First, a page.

HOUSTON — Controversy is swelling over a policy platform published by a coalition of Black Lives Matter activists that includes calls for the United States to economically divest from Israel.
“The US justifies and advances the global war on terror via its alliance with Israel and is complicit in the genocide taking place against the Palestinian people,” The Movement for Black Lives noted in its policy platform. Published last week, the document was co-signed by over 50 black civil rights organizations.
Among other demands, the coalition is calling for the U.S. to redirect investments in policing, prisons, and the military-industrial complex — including the over $3.1 billion offered in foreign aid to Israel annually — into services that benefit black people and other oppressed Americans, such as health care, education, and treatment for mental illness.
The authors single out U.S. aid to Israel for special criticism. Noting that the U.S. requires Israel to spend 75 percent of all military aid on U.S.-made arms, that aid money — which comes largely from American taxpayers — makes its way to arms corporations. And those same corporations engage in lobbying campaigns that call for more foreign military aid. The policy platform explains:
“The results of this policy are twofold: it not only diverts much needed funding from domestic education and social programs, but it makes US citizens complicit in the abuses committed by the Israeli government. Israel is an apartheid state with over 50 laws on the books that sanction discrimination against the Palestinian people. Palestinian homes and land are routinely bulldozed to make way for illegal Israeli settlements.”
Mainstream Jewish organizations are reacting with dismay. The Jewish Community Relations Council issued a statement on Wednesday condemning the platform and distancing itself from the movement. It reads, in part:
“We are deeply dismayed by elements of this platform, specifically the co-opting and manipulation of a movement addressing concerns about racial disparities in criminal justice in the United States in order to advance a biased and false narrative about the Israeli/Palestinian conflict.”
Jewish Voice for Peace, an NGO dedicated to advancing the cause of Palestinian liberation, pushed back, declaring that the organization “endorses the Movement for Black Lives platform in its entirety, without reservation.” JVP wrote:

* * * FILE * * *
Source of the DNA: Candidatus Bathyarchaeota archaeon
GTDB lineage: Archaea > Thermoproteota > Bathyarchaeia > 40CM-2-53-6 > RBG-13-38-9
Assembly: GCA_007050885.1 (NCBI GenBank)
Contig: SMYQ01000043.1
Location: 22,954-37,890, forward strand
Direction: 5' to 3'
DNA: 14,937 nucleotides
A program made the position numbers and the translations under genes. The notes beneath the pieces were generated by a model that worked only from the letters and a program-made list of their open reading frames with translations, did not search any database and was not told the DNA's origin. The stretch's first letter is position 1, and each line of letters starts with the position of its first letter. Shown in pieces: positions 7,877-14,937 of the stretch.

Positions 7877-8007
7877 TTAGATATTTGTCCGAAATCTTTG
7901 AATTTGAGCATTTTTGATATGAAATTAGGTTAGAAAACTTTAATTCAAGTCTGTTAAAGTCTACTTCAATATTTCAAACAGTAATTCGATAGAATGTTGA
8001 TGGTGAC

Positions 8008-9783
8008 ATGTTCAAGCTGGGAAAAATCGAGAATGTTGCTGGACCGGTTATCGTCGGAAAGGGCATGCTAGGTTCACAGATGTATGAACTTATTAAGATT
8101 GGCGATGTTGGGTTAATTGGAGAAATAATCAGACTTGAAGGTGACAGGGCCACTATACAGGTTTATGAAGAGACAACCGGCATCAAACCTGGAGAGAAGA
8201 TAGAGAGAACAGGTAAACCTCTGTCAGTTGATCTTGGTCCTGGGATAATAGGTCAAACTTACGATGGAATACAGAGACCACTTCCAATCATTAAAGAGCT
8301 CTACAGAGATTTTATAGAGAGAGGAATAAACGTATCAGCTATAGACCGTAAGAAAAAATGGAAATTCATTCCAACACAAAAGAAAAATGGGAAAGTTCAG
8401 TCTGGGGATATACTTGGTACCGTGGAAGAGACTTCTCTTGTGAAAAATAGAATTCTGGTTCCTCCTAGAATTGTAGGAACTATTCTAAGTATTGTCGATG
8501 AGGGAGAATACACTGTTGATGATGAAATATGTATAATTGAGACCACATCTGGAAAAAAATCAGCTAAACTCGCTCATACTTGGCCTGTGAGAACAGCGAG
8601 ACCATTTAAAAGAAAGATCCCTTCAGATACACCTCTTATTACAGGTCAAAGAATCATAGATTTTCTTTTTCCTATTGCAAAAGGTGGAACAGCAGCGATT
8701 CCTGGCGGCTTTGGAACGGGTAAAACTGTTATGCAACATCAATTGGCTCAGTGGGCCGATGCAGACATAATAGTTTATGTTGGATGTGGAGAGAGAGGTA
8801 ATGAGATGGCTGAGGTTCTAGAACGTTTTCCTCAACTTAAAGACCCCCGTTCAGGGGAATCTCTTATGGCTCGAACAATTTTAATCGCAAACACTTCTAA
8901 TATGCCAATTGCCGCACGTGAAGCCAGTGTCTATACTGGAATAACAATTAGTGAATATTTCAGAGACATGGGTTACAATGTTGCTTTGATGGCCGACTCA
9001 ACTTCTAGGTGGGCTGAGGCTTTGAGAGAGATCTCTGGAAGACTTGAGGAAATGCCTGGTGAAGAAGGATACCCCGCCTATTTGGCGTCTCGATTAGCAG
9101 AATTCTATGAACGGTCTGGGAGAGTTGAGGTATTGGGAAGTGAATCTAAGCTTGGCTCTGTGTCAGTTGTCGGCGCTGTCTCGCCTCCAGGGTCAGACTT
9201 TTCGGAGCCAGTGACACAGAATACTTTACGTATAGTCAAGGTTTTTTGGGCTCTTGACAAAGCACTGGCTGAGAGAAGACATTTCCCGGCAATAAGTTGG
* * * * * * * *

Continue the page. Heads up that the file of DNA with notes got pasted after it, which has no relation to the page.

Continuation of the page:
“We are deeply disappointed by the response from a number of Jewish organizations to the platform, particularly the ‘Invest-Divest’ section that endorses the Boycott Divestment and Sanctions (BDS) movement and makes a clear call for Black/Palestinian solidarity. These Jewish organizations are rejecting a thorough and inspiring transformational set of policy ideas developed by a broad coalition of Black leaders simply because these Black leaders have explicitly linked the experiences and struggles of Palestinians with their own.”
Activists began forging connections between the two civil rights struggles almost from the beginning of the Black Lives Matter movement, Areeb Ullah, a journalist for Middle East Eye, reported on Friday. He wrote:
“Palestinian activists famously used social media to give Black Lives Matter activists tips on how to deal the inhalation of tear-gas, after the police violently cracked down on protests in 2014 that erupted in Ferguson, Missouri following the death by the police of an unarmed black teenager, Michael Brown.”
Civil rights activists have made trips to Palestine in recent years to deepen ties between groups, while Palestinian liberation activists have in turn made visits to the U.S.
Shatha Hammad, a Palestinian who was part of a delegation to Ferguson, Missouri, told Ullah that the two movements can learn from and strengthen one another.
“We learned so much from the BLM movement when they came to Palestine and I know they learned from us too,” she said. “I truly believe that the more movements that come together to support each other, the closer freedom will be for us all.”